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Capital Journal Daybreak: Killings of New York Police Officers Spark Backlash to Protests | Little Crossover Appeal for Hillary Clinton, Jeb Bush | White House Weighs Options Against North Korea
The Journal's morning rundown of the biggest news stories and exclusive features from Washington on politics, policy, financial regulation, defense and more.
Little Crossover Appeal for Hillary Clinton, Jeb Bush ? WSJ/NBC Poll
Only 8% of American adults say they would be open to supporting both Hillary Clinton and Jeb Bush in the 2016 presidential race, according to results of the latest Wall Street Journal/NBC News poll, suggesting a contest between the two would break along predictably partisan lines.
Here are some of our favorite political images of the year by the staff photographers Doug Mills and Stephen Crowley, and the interns Gabriella Demczuk and Jabin Botsford.
President Barack Obama's decision to normalize relations with Cuba is continuing to make big waves, and there will be big fights with Congress next year over how far and how fast to go on this front. But this will be a different kind of fight. Washington Bureau Chief Jerry Seib explains.
New York Conservative Party Has Best Vote Showing Since 1990
At the November 4, 2014 election, the Conservative Party of New York polled the highest percentages for Congress and state legislature since 1990. In the 2014 election, for U.S. House, 8.46% of the voters who were able to vote “Conservative”, did so. For State Senate, 9.43% of the voters who were able to vote for(More)?
New York State Senate Race Won by Democrat Who Only Polled 32.65% of Vote Cast
The State Senate race in New York’s 60th district in Buffalo featured a four-candidate race, in which the winning Democrat, Marc Panepinto, won with only 32.65% of the vote. The incumbent State Senator, Republican Mark G. Grisanti, lost the Republican primary to Kevin T. Stocker. Grisanti had voted for a gun control measure and Stocker(More)?
Final Senate Race Ratings
While Daily Kos Elections experimented this year with a quantitative predictive model (which turned out well, narrowly beating all the other models), we also stuck with our tried-and-true qualitative race ratings that we've used every cycle since 2008, using the same "Likely/Lean/Tossup" framework that anyone who follows along with the Charlie Cooks and Larry Sabatos of the world is familiar with. So here's our chance to look back at how those predictions (the final version of which you can see here) panned out.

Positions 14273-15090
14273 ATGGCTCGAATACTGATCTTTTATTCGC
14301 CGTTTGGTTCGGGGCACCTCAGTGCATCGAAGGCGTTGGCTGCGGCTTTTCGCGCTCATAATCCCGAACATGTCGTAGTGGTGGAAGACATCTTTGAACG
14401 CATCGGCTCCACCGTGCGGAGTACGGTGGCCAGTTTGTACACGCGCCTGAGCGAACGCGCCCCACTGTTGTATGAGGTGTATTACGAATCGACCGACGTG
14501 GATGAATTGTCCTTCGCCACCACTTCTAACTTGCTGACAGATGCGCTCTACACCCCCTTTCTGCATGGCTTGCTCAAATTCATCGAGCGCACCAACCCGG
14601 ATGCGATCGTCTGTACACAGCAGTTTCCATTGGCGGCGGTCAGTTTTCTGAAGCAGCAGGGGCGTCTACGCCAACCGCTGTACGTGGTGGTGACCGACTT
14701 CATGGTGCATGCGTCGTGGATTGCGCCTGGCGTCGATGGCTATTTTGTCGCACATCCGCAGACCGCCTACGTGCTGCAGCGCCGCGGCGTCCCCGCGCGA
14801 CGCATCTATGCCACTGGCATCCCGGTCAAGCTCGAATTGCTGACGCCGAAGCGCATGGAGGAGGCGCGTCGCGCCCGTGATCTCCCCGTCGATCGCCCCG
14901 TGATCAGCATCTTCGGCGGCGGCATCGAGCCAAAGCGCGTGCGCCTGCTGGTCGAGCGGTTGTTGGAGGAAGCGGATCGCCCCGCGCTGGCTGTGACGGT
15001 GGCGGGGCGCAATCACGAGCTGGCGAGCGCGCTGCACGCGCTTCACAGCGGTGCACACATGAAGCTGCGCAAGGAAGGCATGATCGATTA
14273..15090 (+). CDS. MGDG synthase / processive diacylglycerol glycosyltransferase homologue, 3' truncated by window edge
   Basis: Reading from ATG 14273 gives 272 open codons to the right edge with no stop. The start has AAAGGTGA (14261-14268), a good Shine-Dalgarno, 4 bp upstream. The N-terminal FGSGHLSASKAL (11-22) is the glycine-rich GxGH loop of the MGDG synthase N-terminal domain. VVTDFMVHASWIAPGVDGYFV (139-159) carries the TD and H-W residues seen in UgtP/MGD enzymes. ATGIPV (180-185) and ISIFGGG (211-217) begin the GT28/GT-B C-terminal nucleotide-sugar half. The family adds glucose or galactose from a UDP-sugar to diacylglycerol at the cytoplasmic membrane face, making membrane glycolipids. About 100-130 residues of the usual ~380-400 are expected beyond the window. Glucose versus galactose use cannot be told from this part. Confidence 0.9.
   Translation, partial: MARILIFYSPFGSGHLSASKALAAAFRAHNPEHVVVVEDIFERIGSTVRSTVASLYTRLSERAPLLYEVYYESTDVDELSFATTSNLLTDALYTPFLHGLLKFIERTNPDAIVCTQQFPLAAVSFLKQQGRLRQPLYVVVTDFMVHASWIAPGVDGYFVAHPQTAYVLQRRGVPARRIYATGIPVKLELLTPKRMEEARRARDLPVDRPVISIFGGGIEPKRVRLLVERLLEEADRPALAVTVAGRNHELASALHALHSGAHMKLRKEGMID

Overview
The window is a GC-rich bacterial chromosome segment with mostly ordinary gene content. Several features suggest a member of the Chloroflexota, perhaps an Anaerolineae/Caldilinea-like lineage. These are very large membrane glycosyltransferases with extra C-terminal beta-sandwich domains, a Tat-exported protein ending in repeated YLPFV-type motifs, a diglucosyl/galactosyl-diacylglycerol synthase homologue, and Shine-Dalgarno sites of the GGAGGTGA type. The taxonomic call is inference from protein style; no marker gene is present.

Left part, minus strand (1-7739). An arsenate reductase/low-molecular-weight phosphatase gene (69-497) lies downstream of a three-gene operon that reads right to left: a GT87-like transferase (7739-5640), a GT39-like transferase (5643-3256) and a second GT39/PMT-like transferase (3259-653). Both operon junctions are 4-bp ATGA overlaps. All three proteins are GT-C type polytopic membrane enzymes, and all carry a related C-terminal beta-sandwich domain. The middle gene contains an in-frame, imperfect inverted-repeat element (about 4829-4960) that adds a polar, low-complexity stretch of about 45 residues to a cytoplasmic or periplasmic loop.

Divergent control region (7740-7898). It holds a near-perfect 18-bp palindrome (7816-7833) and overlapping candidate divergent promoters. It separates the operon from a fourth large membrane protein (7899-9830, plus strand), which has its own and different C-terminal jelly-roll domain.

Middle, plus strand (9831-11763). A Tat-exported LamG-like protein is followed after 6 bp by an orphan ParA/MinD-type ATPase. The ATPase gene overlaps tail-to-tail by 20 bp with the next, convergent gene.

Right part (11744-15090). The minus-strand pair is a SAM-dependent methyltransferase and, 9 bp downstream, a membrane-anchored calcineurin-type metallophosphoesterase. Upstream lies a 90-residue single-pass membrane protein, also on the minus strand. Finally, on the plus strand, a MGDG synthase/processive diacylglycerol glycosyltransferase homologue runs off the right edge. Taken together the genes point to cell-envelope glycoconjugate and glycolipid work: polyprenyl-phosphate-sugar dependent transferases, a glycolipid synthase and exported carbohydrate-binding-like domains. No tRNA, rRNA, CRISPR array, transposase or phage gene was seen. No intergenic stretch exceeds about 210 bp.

Most races, of course, are entirely predictable from the very start; they're in a very red or very blue state or congressional district, with an entrenched incumbent and a little-known, underfunded opponent. So that means that by cycle's end, there are usually only a dozen or so Senate races, and under 100 House races, where there's any doubt whatsoever about the result; as for true tossups, those are only a small fraction of the total.
This exercise doesn't just help us know how we did, but also gives us some targeting information for the 2016 elections (and help us as we start thinking about 2016 ratings). It can help us pinpoint Republicans who were supposed to be safe but barely squeaked by, who might have some previously unknown glass jaw that we might exploit next time. It can also help us find which Democrats are at risk of underperforming again.
We'll look at the individual races over the fold, starting with the Senate:
Chicago Mayor Rahm Emanuel Challenges Three-Fourths of Willie Wilson?s Signatures, Including Wilson?s Own Signature
Here is an article about the challenge to Willie Wilson’s petitions to be on the ballot for Mayor of Chicago. Incumbent Rahm Emanuel has challenged approximately three-fourths of Wilson’s petitions. According to this story, Emanuel even challenged Wilson’s own signature on his own petition. Everyone needs at least 12,500 signatures to be on a Chicago(More)?
Quotes From Sunday Talk Shows: Police Officers Killed, Cuba, Sony Hack
Here's a rundown of notable quotes from the Sunday talk shows, on the fatal shooting of two New York City police officers, the Sony hack, and the new Cuba policy.
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